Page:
HOW WOMEN CAN ACHIEVE A LEADERSHIP PRESENCE
Thank you for that kind introduction. Talk about pressure. As you know from my introduction, the role of my company is preparing others to speak.
For 12 years, I've been coaching executives. I've reassured them that if they're well prepared, it doesn't matter who's in the audience. It could be their best friends or close business associates. Even their speech coach.
And now the tables are turned. The shoe -- or high heel -- is on the other foot. Many of our clients have come out to see me speak. Several have told me they wouldn't miss this event for the world.
Talk about pressure. But that's what it means to take the stage. Every time you walk up to that podium, or stand in front of an audience, or meet with a client or boss, there are expectations. Expectations that you'll influence and inspire your listeners.
It's that ability to "take the stage" and lead others that I'd like to talk about this morning, particularly as it applies to women. My message is this: while we women all too often have been taught not to take the stage, we can and must do so if we want to realize our capacity for leadership.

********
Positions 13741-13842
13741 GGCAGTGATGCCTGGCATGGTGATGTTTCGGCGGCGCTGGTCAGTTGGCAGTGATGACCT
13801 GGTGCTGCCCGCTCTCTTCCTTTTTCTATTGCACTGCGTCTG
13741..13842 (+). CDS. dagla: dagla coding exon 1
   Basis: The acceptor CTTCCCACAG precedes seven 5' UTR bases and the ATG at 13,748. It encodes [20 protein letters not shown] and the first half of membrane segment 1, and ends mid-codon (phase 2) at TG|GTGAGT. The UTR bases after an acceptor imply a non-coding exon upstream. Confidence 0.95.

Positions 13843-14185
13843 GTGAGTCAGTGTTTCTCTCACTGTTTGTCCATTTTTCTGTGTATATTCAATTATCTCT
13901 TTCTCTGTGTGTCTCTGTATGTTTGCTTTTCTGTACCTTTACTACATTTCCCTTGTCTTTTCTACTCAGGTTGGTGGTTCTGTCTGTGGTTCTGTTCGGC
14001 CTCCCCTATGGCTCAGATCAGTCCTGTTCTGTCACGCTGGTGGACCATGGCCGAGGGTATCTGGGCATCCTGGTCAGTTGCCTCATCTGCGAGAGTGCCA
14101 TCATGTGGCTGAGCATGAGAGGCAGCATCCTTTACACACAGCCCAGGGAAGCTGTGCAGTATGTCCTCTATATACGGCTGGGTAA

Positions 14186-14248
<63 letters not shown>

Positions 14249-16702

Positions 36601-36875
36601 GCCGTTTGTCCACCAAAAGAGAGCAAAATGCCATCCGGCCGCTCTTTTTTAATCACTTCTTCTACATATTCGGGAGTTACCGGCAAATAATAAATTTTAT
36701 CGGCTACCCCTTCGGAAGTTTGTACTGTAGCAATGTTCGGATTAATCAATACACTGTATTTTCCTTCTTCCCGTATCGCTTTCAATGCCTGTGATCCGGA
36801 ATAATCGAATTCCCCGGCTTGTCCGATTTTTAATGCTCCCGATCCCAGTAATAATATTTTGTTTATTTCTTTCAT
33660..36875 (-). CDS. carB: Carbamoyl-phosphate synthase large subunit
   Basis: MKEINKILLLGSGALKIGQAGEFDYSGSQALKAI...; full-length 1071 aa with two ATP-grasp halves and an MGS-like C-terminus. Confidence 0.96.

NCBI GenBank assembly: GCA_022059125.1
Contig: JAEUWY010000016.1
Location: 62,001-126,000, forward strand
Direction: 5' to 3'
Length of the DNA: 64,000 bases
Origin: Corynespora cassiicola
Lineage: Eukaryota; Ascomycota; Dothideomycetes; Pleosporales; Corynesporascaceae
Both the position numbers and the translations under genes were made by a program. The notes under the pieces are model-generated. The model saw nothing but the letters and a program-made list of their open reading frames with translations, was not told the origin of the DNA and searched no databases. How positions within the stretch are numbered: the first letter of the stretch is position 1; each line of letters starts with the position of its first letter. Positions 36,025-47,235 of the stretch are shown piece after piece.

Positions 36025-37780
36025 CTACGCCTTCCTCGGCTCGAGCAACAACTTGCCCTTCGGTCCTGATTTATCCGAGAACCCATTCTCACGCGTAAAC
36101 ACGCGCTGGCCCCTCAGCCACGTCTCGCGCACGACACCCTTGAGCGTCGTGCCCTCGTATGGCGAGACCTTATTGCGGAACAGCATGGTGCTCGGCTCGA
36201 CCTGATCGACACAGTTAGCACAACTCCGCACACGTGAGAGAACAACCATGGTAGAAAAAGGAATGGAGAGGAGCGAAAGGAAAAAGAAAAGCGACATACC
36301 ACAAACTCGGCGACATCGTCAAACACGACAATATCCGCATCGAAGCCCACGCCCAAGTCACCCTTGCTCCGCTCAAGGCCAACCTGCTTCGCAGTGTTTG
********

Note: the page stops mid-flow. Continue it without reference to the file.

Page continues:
I'll look first at the reasons many women are uncomfortable in the spotlight. Then using our experiences with clients, I'll discuss how you and other women can "take the stage" and stand out.
Why Women Are Reluctant to "Take the Stage."
Traditionally, women have been uncomfortable in the spotlight.
Deborah Tannen, author of the book, Talking From 9 to 5: Women and Men in the Workplace: Language, Sex and Power, notes that girls learn that it is "wrong" to stand out. She remarks: "Boys are expected to put themselves forward, emphasize the qualities that make them look good, and deemphasize those that would show them in a less favorable light. ... Girls are expected to be "humble" -- not try to take the spotlight, emphasize the ways they are just like everyone else, and deemphasize ways they are special." Sound familiar?
It's unsurprising that if girls are taught not to stand out, when they become women they're often uncomfortable in the boardroom. One senior executive client, female, told me: "When I speak in a management meeting, I feel constantly rushed, my eyes fly everywhere, I …